# Help Understanding a Proof

• Dec 23rd 2009, 07:37 PM
Help Understanding a Proof
I'm having trouble understanding the proof of Theorem 1 on this page:

Pauls Online Notes : Linear Algebra - Finding Inverse Matrices

I don't understand how they proved the first conditional $\displaystyle (a)\Rightarrow (b)$

If A in invertible, then this means that $\displaystyle A^{-1}$ exists and that $\displaystyle AA^{-1}=I=A^{-1}A$.

It seems that they assumed that $\displaystyle AX=0$, selected a solution $\displaystyle x_0$ to write $\displaystyle Ax_0=0$, and then mulitplied both sides by $\displaystyle A^{-1}$ so that

$\displaystyle A^{-1}Ax_0=A^{-1}0$

$\displaystyle Ix_0=I0$

$\displaystyle x_0=0$

(Thinking)

I don't understand the logic here. It just looks like circular reasoning to me. Here is a quote from the proof:

Quote:

We start by assuming that $\displaystyle x_0$ is any solution to the system. Plug this into the system and then mulitply both sides by $\displaystyle A^{-1}$
So it seems that the equation that they are multiplying by $\displaystyle A^{-1}$ is:

$\displaystyle Ax_0=0$

But where does that come from? How is it that substituting$\displaystyle x_0$ into $\displaystyle AX$ gives $\displaystyle Ax_0=0$. If I look at it this way:

$\displaystyle \left(\begin{array}{ccc}a_{11}&a_{12}&...a_{1n}\\a _{21}&a_{22}&...a_{2n}\\.&.&.\\a_{n1}&a_{n2}&...a_ {nn}\end{array}\right)$$\displaystyle \left(\begin{array}{c}x_1\\x_2\\.\\x_n\end{array}\ right)=\displaystyle \left(\begin{array}{c}b_1\\b_2\\.\\b_n\end{array}\ right) To get the right side to be equal to zero, they must have taken \displaystyle x_0=\left(\begin{array}{c}0\\0\\.\\0\end{array}\ri ght), but this isn't ANY solution. Can anyone help clarify this? • Dec 23rd 2009, 07:53 PM dedust Quote: Originally Posted by adkinsjr I'm having trouble understanding the proof of Theorem 1 on this page: Pauls Online Notes : Linear Algebra - Finding Inverse Matrices I don't understand how they proved the first conditional \displaystyle (a)\Rightarrow (b) If A in invertible, then this means that \displaystyle A^{-1} exists and that \displaystyle AA^{-1}=I=A^{-1}A. It seems that they assumed that \displaystyle AX=0, selected a solution \displaystyle x_0 to write \displaystyle Ax_0=0, and then mulitplied both sides by \displaystyle A^{-1} so that \displaystyle A^{-1}Ax_0=A^{-1}0 \displaystyle Ix_0=I0 \displaystyle x_0=0 (Thinking) I don't understand the logic here. It just looks like circular reasoning to me. Here is a quote from the proof: So it seems that the equation that they are multiplying by \displaystyle A^{-1} is: \displaystyle Ax_0=0 But where does that come from? How is it that substituting\displaystyle x_0 into \displaystyle AX gives \displaystyle Ax_0=0. If I look at it this way: \displaystyle \left(\begin{array}{ccc}a_{11}&a_{12}&...a_{1n}\\a _{21}&a_{22}&...a_{2n}\\.&.&.\\a_{n1}&a_{n2}&...a_ {nn}\end{array}\right)$$\displaystyle \left(\begin{array}{c}x_1\\x_2\\.\\x_n\end{array}\ right)$=$\displaystyle \left(\begin{array}{c}b_1\\b_2\\.\\b_n\end{array}\ right)$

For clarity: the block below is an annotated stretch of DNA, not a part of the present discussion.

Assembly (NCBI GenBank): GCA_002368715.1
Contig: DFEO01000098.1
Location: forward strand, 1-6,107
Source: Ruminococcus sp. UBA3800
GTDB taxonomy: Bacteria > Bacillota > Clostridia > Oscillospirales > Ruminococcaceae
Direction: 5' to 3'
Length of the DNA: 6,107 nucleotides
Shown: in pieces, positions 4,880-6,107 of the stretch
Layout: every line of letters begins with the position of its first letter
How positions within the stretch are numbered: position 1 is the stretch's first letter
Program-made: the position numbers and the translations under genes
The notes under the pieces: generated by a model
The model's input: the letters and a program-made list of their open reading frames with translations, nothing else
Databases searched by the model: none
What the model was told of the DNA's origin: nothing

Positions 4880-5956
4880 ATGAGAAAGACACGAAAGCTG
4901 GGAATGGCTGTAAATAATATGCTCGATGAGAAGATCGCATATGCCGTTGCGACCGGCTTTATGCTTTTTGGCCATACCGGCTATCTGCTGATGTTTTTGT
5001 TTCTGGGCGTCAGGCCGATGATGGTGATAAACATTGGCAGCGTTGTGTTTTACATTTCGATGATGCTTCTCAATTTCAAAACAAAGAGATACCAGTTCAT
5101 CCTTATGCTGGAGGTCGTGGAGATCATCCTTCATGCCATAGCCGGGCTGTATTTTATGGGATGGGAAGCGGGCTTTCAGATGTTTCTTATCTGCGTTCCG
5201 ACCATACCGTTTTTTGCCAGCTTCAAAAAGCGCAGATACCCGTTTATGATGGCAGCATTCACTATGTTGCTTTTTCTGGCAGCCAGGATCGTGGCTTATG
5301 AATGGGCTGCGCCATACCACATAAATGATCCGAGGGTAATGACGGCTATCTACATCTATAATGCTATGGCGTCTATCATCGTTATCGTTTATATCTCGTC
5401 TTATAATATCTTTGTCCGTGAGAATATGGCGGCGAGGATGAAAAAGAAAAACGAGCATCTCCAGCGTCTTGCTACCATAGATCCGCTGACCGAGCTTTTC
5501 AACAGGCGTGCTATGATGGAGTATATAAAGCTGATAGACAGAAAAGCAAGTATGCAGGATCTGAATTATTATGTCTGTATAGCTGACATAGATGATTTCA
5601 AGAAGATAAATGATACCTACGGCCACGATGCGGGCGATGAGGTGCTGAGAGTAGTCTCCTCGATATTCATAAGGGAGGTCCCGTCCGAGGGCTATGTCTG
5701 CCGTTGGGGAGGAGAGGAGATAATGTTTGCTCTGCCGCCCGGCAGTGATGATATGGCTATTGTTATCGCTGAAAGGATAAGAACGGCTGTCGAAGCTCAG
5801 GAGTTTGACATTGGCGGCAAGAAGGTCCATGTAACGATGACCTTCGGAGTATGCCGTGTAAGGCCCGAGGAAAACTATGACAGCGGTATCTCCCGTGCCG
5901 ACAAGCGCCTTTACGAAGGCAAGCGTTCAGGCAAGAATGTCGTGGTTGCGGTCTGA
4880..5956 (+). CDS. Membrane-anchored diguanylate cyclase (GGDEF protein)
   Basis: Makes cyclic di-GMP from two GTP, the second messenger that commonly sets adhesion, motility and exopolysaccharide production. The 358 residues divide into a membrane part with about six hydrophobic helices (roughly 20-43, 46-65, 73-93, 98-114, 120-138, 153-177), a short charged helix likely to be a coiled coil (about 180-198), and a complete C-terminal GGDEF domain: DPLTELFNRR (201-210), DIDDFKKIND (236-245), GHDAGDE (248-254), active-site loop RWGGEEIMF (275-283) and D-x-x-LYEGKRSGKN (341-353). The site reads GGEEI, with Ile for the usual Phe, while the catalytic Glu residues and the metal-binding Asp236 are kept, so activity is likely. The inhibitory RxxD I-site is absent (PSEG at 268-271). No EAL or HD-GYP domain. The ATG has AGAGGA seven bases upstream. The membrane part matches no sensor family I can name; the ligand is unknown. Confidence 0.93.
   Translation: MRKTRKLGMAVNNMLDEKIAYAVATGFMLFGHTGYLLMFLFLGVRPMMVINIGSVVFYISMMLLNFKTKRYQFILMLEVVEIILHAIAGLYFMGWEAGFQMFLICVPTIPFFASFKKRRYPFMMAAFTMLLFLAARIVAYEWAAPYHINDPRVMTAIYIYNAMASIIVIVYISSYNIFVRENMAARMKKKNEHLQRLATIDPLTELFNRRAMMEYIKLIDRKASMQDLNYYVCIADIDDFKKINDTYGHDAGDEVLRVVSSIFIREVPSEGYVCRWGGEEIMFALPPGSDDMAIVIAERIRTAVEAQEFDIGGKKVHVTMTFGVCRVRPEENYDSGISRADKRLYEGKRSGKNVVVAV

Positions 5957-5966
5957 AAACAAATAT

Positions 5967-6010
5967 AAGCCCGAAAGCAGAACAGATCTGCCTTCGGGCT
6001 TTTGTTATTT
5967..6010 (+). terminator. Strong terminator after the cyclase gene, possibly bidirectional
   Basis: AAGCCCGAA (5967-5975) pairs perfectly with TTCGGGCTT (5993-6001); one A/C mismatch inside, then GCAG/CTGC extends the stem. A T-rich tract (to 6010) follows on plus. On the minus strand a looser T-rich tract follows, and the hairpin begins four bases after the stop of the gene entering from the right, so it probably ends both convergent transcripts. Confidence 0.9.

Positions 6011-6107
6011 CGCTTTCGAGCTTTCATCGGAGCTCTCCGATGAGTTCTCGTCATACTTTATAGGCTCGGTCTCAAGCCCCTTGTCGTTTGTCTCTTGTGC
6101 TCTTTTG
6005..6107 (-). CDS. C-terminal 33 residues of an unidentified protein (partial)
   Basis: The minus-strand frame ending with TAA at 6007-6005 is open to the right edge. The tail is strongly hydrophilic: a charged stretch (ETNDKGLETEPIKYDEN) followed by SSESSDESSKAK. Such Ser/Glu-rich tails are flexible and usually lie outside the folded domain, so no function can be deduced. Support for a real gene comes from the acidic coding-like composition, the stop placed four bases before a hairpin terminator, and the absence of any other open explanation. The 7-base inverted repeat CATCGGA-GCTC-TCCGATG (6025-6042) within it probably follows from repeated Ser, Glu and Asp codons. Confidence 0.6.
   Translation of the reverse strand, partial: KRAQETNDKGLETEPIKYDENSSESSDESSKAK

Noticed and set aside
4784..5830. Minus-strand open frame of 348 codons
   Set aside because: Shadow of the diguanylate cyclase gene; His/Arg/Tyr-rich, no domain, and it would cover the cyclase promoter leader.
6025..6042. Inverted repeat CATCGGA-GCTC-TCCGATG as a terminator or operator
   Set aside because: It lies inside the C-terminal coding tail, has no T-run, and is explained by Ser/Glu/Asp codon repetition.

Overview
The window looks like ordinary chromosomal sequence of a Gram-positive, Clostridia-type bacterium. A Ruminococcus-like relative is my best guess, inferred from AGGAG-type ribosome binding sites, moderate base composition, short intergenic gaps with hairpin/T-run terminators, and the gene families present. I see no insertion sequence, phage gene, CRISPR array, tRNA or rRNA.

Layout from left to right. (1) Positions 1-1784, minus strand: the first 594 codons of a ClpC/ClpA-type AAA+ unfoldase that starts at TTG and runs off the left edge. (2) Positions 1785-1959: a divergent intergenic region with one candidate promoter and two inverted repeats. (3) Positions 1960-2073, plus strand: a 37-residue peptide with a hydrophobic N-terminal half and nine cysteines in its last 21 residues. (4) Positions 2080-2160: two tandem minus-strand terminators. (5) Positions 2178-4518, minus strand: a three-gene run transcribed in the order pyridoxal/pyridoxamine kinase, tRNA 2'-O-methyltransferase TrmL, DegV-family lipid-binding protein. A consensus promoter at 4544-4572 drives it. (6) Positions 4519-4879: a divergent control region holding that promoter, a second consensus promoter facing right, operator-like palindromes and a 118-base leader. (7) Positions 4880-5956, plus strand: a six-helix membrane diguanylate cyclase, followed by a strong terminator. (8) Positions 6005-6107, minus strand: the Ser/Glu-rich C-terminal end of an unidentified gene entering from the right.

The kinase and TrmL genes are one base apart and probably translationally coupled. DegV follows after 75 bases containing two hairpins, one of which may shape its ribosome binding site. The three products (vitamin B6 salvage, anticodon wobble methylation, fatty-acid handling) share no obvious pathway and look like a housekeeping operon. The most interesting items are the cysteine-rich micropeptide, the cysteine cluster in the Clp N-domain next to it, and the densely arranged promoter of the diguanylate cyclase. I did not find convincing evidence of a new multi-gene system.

To get the right side to be equal to zero, they must have taken $\displaystyle x_0=\left(\begin{array}{c}0\\0\\.\\0\end{array}\ri ght)$, but this isn't ANY solution. Can anyone help clarify this?

we need to check all of the solution to the system $\displaystyle Ax = 0$
at the end, we find that the only solution is$\displaystyle x = 0$
• Dec 23rd 2009, 08:37 PM